|Banner & Lower
In the television industry (especially in North
America), a lower third is a graphic placed in the title
safe lower area of the screen, though not necessarily
the entire lower third of it, as the name suggests.
Lower thirds are most commonly found in television news
production, although they also appear in documentaries
and even have begun to make appearances in amateur videos
thanks to home-video non-linear editing systems (NLE).
In its simplest form, a lower third can just be text
overlying the video. Frequently this text is white with
a drop shadow to make the words easier to read. A lower
third can also contain graphical elements such as boxes,
images or shading. Some lower thirds have animated backgrounds
Lower thirds can be created using basic home-video editing
software or professional-level equipment. This equipment
makes use of video's alpha channel to determine what
parts of the graphic or text should be transparent,
allowing the video in the background to show through.
This competition is aimed at rewarding participants
for their effort, creativity & skills.
Requirements: any format is welcome. From Adobe PSD
file to FCP Motion etc.
If possible please design using HD specs (wide anamorphic
screens). Judges will score on the degree of difficulty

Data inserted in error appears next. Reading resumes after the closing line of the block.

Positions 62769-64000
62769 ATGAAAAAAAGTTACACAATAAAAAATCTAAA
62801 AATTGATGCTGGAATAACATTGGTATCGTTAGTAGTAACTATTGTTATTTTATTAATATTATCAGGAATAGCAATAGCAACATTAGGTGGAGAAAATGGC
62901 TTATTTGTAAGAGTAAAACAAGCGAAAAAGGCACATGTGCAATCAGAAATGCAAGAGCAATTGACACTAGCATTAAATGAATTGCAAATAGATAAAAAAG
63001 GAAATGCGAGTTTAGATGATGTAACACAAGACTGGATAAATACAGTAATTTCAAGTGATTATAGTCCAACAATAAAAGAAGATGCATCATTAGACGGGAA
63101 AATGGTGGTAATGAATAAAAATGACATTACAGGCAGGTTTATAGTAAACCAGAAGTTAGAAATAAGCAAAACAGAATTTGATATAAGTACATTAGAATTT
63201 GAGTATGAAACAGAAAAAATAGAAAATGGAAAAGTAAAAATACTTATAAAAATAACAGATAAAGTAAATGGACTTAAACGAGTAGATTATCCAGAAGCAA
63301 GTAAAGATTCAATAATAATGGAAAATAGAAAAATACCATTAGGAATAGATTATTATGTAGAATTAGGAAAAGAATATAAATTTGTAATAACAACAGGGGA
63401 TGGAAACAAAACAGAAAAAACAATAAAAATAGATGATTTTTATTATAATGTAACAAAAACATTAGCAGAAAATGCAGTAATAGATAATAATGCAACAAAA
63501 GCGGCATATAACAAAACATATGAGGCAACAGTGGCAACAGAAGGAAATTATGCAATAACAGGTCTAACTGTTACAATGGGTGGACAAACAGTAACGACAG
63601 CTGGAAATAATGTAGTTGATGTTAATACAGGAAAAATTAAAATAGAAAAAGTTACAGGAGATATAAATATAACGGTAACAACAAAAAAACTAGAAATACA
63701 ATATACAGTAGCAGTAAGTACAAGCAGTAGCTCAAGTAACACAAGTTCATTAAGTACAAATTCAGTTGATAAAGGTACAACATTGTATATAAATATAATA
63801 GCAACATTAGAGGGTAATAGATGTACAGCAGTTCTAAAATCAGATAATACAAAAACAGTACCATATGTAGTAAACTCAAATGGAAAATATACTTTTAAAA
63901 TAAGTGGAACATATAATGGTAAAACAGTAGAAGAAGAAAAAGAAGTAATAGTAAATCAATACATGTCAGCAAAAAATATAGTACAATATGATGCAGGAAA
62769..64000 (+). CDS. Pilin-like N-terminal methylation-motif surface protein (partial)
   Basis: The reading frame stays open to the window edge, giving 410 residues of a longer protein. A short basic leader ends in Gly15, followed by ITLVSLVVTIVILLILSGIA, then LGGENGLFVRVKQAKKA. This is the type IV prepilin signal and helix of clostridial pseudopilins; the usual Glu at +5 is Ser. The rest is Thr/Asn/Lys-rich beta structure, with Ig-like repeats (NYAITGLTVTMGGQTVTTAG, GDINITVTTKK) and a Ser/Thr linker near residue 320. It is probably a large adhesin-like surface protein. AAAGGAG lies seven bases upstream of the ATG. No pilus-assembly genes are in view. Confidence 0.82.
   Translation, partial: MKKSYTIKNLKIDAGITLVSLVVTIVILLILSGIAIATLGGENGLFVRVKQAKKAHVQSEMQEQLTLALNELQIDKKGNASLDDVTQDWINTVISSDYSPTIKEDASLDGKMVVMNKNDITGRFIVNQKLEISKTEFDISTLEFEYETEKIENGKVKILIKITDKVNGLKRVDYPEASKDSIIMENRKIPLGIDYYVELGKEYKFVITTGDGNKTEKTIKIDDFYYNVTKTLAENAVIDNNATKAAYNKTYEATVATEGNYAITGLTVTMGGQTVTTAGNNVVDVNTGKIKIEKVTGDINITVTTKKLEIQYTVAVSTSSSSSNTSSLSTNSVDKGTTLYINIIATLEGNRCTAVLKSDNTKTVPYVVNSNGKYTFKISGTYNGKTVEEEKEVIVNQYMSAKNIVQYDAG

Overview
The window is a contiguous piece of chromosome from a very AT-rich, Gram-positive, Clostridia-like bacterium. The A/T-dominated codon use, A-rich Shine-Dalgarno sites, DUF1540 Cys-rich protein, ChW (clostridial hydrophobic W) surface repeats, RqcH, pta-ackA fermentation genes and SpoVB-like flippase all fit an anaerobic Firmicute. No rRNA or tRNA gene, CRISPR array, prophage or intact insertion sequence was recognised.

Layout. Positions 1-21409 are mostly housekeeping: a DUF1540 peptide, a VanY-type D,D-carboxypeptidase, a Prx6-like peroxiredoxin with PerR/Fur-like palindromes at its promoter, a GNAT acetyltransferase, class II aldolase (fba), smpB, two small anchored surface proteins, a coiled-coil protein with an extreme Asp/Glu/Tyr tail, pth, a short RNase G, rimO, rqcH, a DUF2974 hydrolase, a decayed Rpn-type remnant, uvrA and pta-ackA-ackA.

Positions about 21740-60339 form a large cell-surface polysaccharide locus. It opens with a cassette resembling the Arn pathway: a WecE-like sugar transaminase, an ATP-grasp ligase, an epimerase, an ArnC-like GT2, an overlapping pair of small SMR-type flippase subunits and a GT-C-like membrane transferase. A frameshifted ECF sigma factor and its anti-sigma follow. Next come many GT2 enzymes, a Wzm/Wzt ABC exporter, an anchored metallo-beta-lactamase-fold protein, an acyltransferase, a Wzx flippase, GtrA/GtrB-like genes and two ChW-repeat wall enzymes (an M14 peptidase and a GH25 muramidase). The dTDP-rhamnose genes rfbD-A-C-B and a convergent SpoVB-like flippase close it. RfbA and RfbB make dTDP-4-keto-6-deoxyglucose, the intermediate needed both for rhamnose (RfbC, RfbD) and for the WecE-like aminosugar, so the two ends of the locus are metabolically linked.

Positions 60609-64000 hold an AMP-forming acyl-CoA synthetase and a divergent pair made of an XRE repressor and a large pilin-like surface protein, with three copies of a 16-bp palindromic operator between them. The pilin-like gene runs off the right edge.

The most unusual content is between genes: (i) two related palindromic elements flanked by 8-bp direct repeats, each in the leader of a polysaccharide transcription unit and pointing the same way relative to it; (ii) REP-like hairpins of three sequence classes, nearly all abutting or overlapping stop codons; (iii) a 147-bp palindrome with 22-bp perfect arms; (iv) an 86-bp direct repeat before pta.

it was composited and the "know-how" to make
them. See more hints below.
All participants or registered members please note,
that all terms and conditions outlined by Withoutabox
must be reviewed and agreed to
ENTRIES CAN BE SUBMITTED HERE:
Fees - To be eligible to participate you must register
through Withoutabox and pay the fees accordingly
Lower thirds are also often known as captions, or occasionally
chyrons in North America. Other common terms include
superbars (or simply supers) (US), name straps and astons
(after Aston Broadcast Systems) (UK).
Video with lower thirds is known as a "program
as broadcast" or as "dirty"; video without
lower thirds is known as a "clean feed" or
as "textless". For international distribution,
programs often include "textless elements"
on the master tape – these are all the shots to
which lower thirds (and other digital on-screen graphics)
have been applied, placed end-to-end so a clean master
can be created if necessary.
Lower thirds are usually arranged in tiers, or lines:
One-tier lower thirds — Usually used to identify
a story that is being shown, or to show a presenter's
Two-tier lower thirds — Used most often to identify
a person on screen. Often the person's name will appear
on the first line, with his or her place of residence
or a description below it. Two-tier lower thirds may
also be used as "locators" to identify where
a story is taking place.
Three-tier lower thirds — These lower thirds add
more information. Commonly the first tier is used to
tell when the video was shot, if it was not shot the
day the newscast is airing.
In addition to information pertinent to the currently-showing
video, the lower thirds has increasingly become saturated
with specialized, dedicated graphic elements, such as
news tickers, digital on-screen graphics, time and date,
stock quotes and/or sports scores, with specialty channels
(such as those for news, business, weather and sports)
accruing such elements in order to keep the perpetual
interests of viewers.